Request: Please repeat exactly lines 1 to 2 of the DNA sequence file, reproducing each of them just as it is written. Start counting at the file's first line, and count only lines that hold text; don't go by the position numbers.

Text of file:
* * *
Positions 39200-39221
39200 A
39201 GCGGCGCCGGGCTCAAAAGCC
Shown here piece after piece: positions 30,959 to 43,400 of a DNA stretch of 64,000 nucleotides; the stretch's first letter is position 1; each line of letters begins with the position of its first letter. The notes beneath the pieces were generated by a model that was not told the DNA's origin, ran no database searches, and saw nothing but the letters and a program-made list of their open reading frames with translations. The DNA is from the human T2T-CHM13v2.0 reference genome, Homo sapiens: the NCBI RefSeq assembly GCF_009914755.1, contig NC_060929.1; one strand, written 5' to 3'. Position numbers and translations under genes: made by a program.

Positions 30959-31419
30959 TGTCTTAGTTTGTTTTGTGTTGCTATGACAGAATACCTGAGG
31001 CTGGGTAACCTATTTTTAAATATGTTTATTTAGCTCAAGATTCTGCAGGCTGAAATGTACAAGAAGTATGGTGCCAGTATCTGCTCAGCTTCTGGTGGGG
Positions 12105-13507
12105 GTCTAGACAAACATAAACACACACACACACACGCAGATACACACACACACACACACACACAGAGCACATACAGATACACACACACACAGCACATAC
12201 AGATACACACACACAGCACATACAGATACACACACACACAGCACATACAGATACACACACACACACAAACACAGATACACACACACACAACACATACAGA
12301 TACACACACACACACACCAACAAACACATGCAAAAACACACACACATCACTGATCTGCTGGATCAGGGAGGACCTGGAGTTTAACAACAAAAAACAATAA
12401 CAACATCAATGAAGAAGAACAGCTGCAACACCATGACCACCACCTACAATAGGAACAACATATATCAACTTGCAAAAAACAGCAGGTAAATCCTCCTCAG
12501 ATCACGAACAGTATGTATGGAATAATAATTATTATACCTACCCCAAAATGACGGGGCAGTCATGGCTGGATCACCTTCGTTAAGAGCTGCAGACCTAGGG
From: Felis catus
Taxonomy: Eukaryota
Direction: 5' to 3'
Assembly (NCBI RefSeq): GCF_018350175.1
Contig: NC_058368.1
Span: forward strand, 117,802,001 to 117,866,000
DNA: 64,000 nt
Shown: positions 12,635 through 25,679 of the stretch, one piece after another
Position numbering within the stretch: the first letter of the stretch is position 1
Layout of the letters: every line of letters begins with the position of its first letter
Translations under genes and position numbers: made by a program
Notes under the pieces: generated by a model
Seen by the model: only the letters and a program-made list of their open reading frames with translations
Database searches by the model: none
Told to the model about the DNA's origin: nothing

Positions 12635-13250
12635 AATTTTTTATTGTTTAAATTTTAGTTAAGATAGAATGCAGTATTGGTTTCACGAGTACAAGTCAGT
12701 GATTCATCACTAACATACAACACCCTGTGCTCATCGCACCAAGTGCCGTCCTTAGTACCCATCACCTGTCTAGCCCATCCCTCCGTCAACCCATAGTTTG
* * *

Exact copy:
Positions 39200-39221
39200 A